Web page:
“This new Code of Practice means, for some people, PPMs should never be installed, and, for high-risk groups, their energy needs must be protected with a higher level of consideration. The Code requires suppliers to become more attuned to the needs of all their customers in vulnerable situations, including if their circumstances change and reassessing if or when they do, and apply better compassion and professional expertise.
“We expect the overall number of involuntary PPM installations will fall over time, and we recognise that a careful balance is required to help manage debt, while protecting customers in vulnerable situations. So, this Code, whilst an important next step, is not the end of the journey.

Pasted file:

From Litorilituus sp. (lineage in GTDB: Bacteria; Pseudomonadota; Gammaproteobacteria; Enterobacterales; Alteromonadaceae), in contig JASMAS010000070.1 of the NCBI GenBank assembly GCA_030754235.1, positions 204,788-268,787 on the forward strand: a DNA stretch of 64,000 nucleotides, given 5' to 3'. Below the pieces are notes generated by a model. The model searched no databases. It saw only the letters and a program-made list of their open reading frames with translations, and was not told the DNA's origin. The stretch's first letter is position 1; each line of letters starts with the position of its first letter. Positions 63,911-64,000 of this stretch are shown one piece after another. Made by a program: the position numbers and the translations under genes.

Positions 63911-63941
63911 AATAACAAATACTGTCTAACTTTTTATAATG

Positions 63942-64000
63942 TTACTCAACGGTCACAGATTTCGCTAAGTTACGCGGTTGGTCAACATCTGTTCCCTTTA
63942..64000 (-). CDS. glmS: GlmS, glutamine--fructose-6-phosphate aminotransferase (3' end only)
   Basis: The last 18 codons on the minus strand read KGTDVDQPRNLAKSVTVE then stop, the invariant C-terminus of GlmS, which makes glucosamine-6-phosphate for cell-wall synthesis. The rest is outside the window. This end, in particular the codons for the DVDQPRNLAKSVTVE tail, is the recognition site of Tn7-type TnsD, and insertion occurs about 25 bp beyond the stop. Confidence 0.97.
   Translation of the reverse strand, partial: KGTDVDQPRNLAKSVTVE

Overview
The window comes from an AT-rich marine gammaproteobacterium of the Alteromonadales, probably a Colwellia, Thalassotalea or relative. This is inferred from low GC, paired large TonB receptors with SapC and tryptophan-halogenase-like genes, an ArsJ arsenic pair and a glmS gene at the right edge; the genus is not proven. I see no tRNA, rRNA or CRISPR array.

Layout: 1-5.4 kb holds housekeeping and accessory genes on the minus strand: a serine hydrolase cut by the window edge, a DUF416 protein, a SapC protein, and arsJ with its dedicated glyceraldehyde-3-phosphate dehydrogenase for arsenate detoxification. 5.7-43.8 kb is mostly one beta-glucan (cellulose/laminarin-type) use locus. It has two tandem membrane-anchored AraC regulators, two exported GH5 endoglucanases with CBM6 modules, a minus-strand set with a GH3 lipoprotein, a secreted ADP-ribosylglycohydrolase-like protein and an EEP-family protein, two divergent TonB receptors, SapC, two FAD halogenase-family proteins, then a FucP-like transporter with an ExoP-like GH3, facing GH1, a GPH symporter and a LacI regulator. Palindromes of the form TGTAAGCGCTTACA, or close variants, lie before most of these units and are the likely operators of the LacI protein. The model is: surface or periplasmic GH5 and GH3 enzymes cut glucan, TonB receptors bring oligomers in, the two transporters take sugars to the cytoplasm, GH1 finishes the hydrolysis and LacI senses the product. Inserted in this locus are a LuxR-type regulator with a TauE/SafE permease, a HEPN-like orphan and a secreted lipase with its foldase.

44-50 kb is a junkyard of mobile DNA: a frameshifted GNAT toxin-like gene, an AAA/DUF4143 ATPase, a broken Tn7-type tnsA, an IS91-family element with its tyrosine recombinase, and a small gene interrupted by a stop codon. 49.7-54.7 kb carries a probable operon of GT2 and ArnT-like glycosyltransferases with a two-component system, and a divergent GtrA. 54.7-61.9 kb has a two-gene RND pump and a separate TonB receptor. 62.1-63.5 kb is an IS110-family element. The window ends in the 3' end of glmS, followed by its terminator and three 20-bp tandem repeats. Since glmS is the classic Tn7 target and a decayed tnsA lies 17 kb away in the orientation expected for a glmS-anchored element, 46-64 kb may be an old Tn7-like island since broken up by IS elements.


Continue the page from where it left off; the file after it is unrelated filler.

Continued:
“We will be turning this Code into clear rules and regulations, and will be assessing its impact and taking further views from stakeholders as we do so. Equally, we continue to work with government and others to tackle wider affordability issues and move towards a sustainable, longer-term solution to ensure energy needs are affordable for all consumers, such as a social tariff and, eventually, cheaper, renewable, homegrown energy for all.”
Consumer Scotland chief executive Sam Ghibaldan said: “We welcome the publication of the new Code of Practice and Ofgem’s proactive approach to bring together consumer bodies and energy suppliers to help develop it.
“Ofgem now needs to ensure suppliers comply with the new Code.
“We support a number of the enhanced protections outlined in the Code, including the precautionary principle, explicit reference to the installation of involuntary prepayment meters being a last resort, and assessments of financial vulnerability.